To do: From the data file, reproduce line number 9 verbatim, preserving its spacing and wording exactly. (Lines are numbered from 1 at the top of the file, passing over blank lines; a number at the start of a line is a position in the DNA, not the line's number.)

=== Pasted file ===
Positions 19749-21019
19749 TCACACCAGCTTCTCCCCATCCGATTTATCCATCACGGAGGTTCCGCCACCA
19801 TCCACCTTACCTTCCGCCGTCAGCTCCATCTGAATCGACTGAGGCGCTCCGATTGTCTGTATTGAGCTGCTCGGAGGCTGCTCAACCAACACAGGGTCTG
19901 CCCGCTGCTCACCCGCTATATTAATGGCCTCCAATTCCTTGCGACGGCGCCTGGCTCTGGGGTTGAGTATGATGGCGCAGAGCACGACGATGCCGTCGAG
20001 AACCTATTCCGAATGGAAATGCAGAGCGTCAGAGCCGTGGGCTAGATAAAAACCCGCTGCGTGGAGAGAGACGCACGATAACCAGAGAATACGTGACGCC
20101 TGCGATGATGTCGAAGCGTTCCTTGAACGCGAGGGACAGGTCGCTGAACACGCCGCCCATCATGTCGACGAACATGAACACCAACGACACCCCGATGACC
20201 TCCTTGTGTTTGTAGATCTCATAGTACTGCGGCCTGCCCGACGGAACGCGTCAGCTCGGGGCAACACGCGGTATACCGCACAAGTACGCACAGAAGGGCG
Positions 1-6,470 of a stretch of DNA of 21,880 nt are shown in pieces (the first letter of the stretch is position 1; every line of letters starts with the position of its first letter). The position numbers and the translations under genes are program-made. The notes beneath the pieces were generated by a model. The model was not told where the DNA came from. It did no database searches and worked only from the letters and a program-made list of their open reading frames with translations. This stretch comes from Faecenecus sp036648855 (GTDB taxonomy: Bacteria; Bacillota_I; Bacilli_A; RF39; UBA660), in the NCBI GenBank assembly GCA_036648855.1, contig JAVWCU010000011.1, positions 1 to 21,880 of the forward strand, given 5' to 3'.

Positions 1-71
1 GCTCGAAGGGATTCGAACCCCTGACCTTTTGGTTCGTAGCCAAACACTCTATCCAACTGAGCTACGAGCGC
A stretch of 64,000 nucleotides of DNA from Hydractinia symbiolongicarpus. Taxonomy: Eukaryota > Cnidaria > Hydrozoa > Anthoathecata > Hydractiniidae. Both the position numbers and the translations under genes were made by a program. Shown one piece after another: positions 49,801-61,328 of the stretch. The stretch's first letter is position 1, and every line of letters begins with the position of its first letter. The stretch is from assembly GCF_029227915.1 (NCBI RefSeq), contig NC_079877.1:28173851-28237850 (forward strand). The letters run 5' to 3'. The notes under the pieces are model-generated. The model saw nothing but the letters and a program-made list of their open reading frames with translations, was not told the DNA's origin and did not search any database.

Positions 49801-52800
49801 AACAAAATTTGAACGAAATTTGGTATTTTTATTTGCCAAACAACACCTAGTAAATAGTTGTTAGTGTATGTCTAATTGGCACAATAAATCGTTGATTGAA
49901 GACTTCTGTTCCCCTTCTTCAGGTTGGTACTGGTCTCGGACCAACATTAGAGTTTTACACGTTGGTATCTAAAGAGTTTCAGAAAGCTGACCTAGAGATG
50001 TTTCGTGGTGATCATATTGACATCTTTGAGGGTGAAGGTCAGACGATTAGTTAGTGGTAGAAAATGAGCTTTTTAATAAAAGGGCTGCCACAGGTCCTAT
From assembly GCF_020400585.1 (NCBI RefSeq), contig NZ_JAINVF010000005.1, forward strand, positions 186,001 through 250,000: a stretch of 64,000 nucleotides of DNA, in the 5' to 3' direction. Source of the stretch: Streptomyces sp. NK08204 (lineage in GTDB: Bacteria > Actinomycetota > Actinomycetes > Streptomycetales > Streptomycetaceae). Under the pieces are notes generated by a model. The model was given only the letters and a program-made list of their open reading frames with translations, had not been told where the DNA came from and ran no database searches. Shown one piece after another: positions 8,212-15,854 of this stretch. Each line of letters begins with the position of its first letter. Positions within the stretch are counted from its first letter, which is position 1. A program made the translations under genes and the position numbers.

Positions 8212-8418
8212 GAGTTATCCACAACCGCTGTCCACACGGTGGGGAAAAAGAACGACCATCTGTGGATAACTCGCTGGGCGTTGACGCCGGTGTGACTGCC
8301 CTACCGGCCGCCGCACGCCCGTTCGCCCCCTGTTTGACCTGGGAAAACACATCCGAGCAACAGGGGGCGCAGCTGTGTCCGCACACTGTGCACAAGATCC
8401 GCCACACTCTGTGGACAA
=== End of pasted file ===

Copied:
Positions 1-71